The Send Data (Drop Data In) Port (Unbalanced) is a 75-Ohm Female BNC Connector.
5.9.6 DDO (J7)
The Drop Data Out Port (Unbalanced) is a 75-Ohm Female BNC Connector.
5-22
TM118 – Rev. 1.1
DMD50 Universal Satellite Modem
Rear Panel Interfaces
5.9.7 IDI (J8)
The Insert Data In Port (Unbalanced) is a 75-Ohm Female BNC Connector.
5.9.8 SD (IDO) (J9)
The Send Data (Insert Data Out) Port (Unbalanced) is a 75-Ohm Female BNC Connector.
5.10
HSSI / Ethernet (J1)
The HSSI (High-Speed Serial Interface) (J1) complies with the HSSI Functional and Electrical
Specifications. The physical interface is a 50-Pin SCSI-2 Type Connector. Electrical levels are
ECL. Gapped clocking not supported. The pinouts for this interface are listed in Table 5-19.
Table 5-19. J1 – HSSI (High-Speed Serial Interface) 50-Pin Connector
Pin No. (+)
Pin No. (–)
Signal Name
Description
Direction
1
26
SG
Signal Ground
---
2
27
RT
Receive Timing
Output
3
28
CA
DCE Available
Output
4
29
RD
Receive Data
Output
6
31
ST
Send Timing (SCT)
Output
7
32
SG
Signal Ground
---
8
33
TA
DTE Available
Input
9
34
TT
Terminal Timing (SCTE)
Input
11
36
SD
Send Data
Input
13
38
SG
Signal Ground
---
14 - 18
39 – 43
5 Ancillary to
DCE
Reserved
Input
19
44
SG
Signal Ground
---
20 - 23
45 - 48
4 Ancillary
from DCE
Reserved
Output
24
49
TM
Test Mode
Output
25
N/A
MOD_FLT
Alarm
Output
50
N/A
DMD_FLT
Alarm
Output
TM118 – Rev. 1.1
5-23
Rear Panel Interfaces
DMD50 Universal Satellite Modem
5.11 Ethernet Data Interface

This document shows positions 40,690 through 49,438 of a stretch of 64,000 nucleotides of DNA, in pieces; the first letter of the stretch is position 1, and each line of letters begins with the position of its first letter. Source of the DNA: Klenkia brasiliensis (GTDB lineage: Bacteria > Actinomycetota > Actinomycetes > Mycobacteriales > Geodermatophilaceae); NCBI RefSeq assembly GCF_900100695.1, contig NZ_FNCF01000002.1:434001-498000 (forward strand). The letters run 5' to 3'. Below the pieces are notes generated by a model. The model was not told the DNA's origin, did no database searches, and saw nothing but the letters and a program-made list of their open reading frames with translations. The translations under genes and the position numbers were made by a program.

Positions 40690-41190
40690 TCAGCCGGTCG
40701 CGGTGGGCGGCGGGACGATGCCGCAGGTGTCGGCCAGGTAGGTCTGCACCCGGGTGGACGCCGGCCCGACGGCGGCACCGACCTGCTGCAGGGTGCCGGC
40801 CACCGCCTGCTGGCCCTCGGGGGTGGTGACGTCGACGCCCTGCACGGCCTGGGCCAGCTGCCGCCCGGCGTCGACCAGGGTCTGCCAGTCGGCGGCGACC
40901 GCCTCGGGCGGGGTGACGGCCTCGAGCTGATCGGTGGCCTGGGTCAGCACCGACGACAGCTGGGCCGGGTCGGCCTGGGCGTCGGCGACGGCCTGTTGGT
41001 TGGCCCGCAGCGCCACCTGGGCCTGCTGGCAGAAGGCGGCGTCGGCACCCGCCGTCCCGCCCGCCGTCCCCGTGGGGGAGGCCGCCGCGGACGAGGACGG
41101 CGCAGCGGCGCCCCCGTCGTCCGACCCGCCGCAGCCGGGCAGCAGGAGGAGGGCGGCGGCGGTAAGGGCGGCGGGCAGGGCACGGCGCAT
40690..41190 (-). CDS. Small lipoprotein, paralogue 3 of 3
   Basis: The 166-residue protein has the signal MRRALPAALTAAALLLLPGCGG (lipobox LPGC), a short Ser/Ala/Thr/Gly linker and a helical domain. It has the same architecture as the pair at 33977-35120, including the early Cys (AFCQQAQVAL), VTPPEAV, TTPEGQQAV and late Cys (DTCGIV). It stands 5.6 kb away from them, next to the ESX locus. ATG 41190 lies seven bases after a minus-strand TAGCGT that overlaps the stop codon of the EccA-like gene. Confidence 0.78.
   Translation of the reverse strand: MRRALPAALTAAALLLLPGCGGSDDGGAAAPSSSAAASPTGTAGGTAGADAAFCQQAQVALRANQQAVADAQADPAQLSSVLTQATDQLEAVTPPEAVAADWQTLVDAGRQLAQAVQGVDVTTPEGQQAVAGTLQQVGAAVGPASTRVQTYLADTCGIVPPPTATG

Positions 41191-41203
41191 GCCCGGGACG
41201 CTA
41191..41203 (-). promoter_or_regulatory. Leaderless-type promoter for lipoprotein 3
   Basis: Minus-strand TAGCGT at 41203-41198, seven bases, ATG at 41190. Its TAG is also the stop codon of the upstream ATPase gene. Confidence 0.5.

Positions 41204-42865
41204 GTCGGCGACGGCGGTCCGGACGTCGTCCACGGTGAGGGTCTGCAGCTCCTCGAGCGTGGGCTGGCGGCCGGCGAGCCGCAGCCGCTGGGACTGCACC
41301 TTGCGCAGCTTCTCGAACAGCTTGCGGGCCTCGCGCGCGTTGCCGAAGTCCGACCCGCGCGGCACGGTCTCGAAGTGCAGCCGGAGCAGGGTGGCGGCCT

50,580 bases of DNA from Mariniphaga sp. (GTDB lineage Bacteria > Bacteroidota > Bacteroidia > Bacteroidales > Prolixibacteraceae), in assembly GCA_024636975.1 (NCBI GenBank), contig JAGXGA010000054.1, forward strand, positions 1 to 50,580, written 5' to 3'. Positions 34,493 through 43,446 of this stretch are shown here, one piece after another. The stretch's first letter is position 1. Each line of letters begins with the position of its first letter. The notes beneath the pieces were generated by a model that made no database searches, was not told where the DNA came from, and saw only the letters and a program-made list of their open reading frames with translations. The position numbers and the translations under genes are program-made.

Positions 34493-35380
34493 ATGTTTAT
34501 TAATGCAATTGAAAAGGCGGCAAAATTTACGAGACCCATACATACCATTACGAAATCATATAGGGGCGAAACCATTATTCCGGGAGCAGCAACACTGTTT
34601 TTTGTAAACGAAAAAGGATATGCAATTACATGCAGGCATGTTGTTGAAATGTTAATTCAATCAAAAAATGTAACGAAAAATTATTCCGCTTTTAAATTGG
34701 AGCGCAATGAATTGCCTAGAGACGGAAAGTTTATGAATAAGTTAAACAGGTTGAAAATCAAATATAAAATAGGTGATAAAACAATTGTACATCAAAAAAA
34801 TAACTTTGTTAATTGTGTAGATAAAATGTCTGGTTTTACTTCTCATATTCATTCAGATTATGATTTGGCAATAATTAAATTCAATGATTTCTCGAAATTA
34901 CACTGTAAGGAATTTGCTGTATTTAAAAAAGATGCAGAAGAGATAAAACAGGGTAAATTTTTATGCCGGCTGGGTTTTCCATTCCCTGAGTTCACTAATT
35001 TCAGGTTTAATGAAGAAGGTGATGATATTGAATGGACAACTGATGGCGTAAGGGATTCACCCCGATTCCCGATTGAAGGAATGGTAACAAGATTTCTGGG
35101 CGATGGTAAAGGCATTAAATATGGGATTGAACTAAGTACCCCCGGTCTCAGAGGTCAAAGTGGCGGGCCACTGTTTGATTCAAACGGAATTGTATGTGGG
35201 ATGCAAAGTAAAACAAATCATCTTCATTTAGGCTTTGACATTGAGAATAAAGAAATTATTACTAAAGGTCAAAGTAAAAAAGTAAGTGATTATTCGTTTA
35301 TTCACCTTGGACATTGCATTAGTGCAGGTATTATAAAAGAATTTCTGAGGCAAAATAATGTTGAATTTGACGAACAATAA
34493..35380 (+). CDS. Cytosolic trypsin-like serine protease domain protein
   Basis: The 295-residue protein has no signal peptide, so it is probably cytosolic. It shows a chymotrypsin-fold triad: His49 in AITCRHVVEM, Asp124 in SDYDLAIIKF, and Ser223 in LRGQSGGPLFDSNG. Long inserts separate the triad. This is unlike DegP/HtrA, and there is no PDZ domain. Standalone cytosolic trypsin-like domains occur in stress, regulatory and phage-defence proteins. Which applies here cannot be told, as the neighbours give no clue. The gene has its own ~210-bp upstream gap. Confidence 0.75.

The DMD50 Ethernet Data Interface provides four RJ-45, Auto-Crossover and Auto-Sensing,
10/100 Ethernet Data Ports. JS1 through JS4 may be referred to Port 1 through Port 4
respectively. Refer to Figures 5-1 and 5-2 for rear panel configurations.
JS1 is Port 1
JS2 is Port 2
JS3 is Port 3
JS4 is Port 4
Refer to Figure 5-1 and 5-2 for outline and Appendix I for setup & configuration.
5.12
GigE Interface
<FUTURE OPTION>
5-24
TM118 – Rev. 1.1
DMD50 Universal Satellite Modem
TM118 – Rev. 1.1
Rear Panel Interfaces
5-25
DMD50 Universal Satellite Modem
Maintenance and Troubleshooting
Maintenance and Troubleshooting
6
This section discusses unit maintenance and troubleshooting for the DMD50 Universal Satellite
Modem.
The modem contains a Lithium Battery. DANGER OF EXPLOSION exists
if the battery is incorrectly replaced. Replace only with the same or
equivalent type recommended by the manufacturer. Dispose of used
batteries in accordance with local and national regulations.
6.0 Periodic Maintenance
There is no external fuse on the modem. The fuse is located on the power supply assembly
inside the case, and replacement is not intended in the field.
6.0.1 Clock Adjustment
The modem allows for VCO speed adjustment from the front panel. Clock adjustment should be
performed only when an internal clock source has insufficient accuracy for the custom modem
application.